I cleaned the bathroom sink yesterday. Somehow I depressed the plug. The plug is a fancy metal disc that somehow remains dead-centre just above the plug hole. I pushed it down and the sink filled with water. It got stuck. I pushed it more, thinking that maybe it was like a cupboard door and a second push would release a spring-loaded mechanism. It didn’t budge. Perhaps it was a push-and-turn mechanism. No. A few seconds later, after several failed attempts at preventing myself from drowning in the rapidly filling sink, or floating over the edge of the balcony as the water filled the apartment and carried me off in a tidal wave, holding onto my little green sponge, I found the release, hidden behind the tap! Who thinks of these things?
I thought, “This must be one of the seven signs of ageing. I can’t even use a plug.” When I was a kid and had to share the shower recess with my cousin, Kevin, and use the 5 cm of depth as a bath we alternated who had to sacrifice a butt-cheek to use as a plug. One of us would sit on the drain-hole, forming a disc, sometimes waffle-printed, onto a butt cheek so that we’d be able to turn the shower into a 5 cm bath. I’m sure I read that Clive James did this too, in his autobiography, Unreliable Memoirs.
Anything With Buttons
The mammography workstations have a Star Trek quality button pad, with various hieroglyphics on the fat, round buttons. I found the ones with arrows that point left and right cycle through the images forwards and backwards. The rest aren’t as intuitive and are therefore utterly useless. One of the non-breast radiologists wandered through the other day and was fascinated by the keypad. He asked how it worked. I told him that I just mash it with my hand:
This is also how raiding in World of Warcraft felt like earlier in the year before I stopped playing. There used to be coordinated skill required, 40 people having to work in concert and, as I preferred to play a spell caster (usually heals on my priest, but sometimes DPS on my mage), I’d hotkey my four to eight most used spells and either 1-2-3-4 or shift-1-2-3 or 4 to cast. All you need to do now is face-roll the keyboard. The outcome is the same. Bloody overpowered warlocks.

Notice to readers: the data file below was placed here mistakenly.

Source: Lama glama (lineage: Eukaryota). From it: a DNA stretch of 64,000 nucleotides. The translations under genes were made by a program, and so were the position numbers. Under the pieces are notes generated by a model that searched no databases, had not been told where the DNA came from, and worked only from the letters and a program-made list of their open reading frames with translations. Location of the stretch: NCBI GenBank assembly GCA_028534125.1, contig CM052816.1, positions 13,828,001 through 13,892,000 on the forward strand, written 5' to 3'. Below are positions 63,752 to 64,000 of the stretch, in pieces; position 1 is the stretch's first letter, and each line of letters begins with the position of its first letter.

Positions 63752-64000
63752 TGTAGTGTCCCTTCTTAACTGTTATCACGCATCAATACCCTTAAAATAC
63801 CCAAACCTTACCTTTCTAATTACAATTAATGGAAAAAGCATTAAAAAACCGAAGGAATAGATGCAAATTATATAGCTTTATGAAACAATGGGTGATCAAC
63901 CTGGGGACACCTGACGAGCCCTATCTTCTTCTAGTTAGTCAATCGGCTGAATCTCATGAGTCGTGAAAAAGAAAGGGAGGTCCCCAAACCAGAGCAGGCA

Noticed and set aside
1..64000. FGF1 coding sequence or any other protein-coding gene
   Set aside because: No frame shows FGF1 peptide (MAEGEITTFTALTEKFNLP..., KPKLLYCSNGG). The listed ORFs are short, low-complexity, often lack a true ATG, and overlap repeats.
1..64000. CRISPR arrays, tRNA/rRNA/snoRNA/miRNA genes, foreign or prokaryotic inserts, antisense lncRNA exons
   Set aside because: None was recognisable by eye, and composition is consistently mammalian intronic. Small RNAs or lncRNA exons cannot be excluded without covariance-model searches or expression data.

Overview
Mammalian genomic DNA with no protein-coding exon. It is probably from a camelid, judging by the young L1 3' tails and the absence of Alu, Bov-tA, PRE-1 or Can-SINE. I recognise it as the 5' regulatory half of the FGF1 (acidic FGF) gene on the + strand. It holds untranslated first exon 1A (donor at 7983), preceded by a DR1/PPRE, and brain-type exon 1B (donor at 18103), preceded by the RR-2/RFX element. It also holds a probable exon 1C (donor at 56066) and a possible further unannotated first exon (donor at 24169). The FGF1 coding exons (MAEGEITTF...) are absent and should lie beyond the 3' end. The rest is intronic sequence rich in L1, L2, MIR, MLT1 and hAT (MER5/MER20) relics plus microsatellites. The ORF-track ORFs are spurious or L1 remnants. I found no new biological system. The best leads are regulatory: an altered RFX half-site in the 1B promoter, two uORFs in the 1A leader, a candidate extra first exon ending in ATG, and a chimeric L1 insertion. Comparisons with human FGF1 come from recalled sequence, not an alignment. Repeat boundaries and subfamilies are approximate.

It rained most of the morning. We slept in. We went to the gym. Daniel has cleaned out under the sink where a small community of fruit flies had formed a colony on the onions and potatoes we were attempting to liquefy for future cleaning. Every time I opened the cupboard door to get a dishwasher magic four-colour ball thing to put into the dishwasher two would escape. If you forget the dishwasher door was open, at ankle height, and try to run after them or employ the effective Jump-and-Clap technique for killing flies, you’d risk injury.
For future reference, the Seven Signs of Ageing according to
Oil of Ulan Olay, are:
- Dull skin
- Dark spots
- Uneven tone
So I would like to know how these criteria were established? Did they take 100 000 women aged under 20 and 100 000 over 80 and compare presence of lines, skin turgor, how shiny (skin isn’t a car) etc.? My maternal grandmother had the softest skin I have ever felt. She was old. Maybe she had won her battle with her ageing skin. After multiple strokes left her needing high level care it was probably irrelevant whether her skin was dull or uneven in tone. She stopped recognising my mother. We would drive out to Carlisle to visit. I would always ask Mum why another lady just sat in her chair repeating to nobody, “One, two, three, four, one, two, three, four…” didn’t know how to count as high as I could?
I’m more excited by the mathematical proofs of Olay’s subsequent advertisement: AA + BB = CC. This is going to have me thinking for months. If x tends towards zero then what happens to AA?